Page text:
Junior music education major Tyler Stark is one of Meister’s students. Stark said that Meister is a very practical teacher and emphasizes the hard work it takes to make it as a musician.

“He talks a lot about putting in the work to be the best, how to get things published and the reality of working in music,” Stark said.

Associate Dean of the Hayes School of Music Jay Jackson was Meister’s student at Appalachian when Meister was first hired by the university.

“I was the only percussion major in the department of music in 1974,” Jackson said.  “I had only had master’s students as instructors up to that point, and I was about to move to another institution.”

Jackson said when he heard a full-time percussion instructor was going to be coming to the university, he decided to stay.

“It was my junior year and I was looking to be a high school band director,” Jackson said.  “It comes to no surprise to me that he has had the success that he’s had.”

Jackson said he credits Meister with bringing ethnic drumming to Appalachian.

“Nobody spends a career in one place and doesn’t leave their personality there,” Jackson said.

Story: Carl Blankenship, Intern News Reporter

Photo: Morgan Cook, Staff Photographer

Leave a Comment
Donate to The Appalachian
$1500
$5000
Contributed
Our Goal

We hope you appreciate this article! Before you move on, our student staff wanted to ask if you would consider supporting The Appalachian's award-winning journalism. We are celebrating our 90th anniversary of The Appalachian in 2024!

We receive funding from the university, which helps us to compensate our students for the work they do for The Appalachian. However, the bulk of our operational expenses — from printing and website hosting to training and entering our work into competitions — is dependent upon advertising revenue and donations. We cannot exist without the financial and educational support of our fellow departments on campus, our local and regional businesses, and donations of money and time from alumni, parents, subscribers and friends.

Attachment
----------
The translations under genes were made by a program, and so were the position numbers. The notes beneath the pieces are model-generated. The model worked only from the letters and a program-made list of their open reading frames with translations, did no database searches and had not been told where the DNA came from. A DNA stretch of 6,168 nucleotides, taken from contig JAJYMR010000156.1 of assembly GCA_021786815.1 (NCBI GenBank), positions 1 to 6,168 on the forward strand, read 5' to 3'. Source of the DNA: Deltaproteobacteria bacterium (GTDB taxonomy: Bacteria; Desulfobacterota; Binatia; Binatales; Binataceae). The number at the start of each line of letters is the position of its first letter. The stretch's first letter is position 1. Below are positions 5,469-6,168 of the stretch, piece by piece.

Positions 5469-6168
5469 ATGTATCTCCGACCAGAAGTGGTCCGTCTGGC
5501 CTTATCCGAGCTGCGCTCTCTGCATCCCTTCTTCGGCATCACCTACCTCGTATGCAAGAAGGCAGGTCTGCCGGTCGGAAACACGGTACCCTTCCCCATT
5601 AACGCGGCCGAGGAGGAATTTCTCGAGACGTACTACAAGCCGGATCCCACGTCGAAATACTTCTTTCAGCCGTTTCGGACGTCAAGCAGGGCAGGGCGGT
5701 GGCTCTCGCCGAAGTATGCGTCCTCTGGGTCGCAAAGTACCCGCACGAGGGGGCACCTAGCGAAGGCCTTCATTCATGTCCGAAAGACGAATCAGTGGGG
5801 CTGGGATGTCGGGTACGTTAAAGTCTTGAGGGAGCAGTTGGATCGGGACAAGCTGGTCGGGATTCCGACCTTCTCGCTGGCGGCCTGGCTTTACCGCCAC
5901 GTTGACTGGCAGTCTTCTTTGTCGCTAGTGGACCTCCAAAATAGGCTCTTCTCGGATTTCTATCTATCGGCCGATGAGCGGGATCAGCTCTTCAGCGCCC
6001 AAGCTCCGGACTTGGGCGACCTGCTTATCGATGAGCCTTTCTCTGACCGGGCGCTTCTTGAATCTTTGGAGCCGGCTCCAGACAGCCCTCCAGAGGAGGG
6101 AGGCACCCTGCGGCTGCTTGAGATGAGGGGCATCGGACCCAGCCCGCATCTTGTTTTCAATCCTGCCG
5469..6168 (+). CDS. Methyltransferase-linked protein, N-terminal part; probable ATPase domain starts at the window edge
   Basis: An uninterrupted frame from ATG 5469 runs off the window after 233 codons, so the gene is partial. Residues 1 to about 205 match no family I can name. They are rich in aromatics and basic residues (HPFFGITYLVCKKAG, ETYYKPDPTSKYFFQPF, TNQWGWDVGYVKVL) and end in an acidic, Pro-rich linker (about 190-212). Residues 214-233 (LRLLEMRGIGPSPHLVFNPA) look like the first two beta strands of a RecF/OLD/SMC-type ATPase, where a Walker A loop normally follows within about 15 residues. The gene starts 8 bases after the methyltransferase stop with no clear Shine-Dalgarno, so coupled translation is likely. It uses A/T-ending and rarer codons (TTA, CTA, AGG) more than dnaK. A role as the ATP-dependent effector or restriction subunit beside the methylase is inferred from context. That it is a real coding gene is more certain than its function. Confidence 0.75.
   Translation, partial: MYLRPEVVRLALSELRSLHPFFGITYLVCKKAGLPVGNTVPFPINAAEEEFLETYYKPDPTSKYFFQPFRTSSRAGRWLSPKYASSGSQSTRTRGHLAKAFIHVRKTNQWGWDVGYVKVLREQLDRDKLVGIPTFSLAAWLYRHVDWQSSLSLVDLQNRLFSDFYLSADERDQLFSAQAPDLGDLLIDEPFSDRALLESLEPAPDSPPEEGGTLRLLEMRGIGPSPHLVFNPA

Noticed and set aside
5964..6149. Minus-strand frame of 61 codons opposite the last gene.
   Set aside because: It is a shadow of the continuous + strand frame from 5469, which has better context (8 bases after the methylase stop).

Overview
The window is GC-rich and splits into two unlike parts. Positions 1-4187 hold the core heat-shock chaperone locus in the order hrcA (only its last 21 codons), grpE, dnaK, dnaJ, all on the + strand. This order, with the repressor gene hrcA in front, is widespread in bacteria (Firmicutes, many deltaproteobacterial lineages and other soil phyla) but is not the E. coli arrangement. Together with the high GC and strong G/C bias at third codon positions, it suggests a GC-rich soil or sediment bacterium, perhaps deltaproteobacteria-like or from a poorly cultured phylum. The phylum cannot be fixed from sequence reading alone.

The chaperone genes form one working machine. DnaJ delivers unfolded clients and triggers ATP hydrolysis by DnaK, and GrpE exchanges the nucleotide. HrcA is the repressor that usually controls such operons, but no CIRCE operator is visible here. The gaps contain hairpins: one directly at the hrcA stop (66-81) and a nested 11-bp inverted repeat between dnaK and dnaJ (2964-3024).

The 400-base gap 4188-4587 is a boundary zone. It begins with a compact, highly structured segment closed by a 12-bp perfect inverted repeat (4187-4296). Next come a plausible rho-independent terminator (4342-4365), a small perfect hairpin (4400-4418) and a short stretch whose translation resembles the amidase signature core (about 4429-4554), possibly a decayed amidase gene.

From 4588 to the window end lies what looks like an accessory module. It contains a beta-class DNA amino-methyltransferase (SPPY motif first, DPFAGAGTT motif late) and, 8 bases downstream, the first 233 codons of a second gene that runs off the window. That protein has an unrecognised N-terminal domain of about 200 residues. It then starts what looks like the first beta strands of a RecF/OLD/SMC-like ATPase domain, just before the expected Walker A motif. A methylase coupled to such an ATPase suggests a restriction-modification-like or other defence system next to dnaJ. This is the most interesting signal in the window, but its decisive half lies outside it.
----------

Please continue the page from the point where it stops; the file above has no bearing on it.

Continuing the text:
Our journalism is produced to serve the public interest, both on campus and within the community. From anywhere in the world, readers can access our paywall-free journalism, through our website, through our email newsletter, and through our social media channels. Our supporters help to keep us editorially independent, user-friendly, and accessible to everyone.

If you can, please consider supporting us with a financial gift from $10. We appreciate your consideration and support of student journalism at Appalachian State University. If you prefer to make a tax-deductible donation, or if you would prefer to make a recurring monthly gift, please give to The Appalachian Student News Fund through the university here: https://securelb.imodules.com/s/1727/cg20/form.aspx?sid=1727&gid=2&pgid=392&cid=1011&dids=418.15&bledit=1&sort=1.

Donate to The Appalachian
$1500
$5000
Contributed
Our Goal

Comments (0)

All The Appalachian Picks Reader Picks Sort: Newest

Your email address will not be published. Required fields are marked *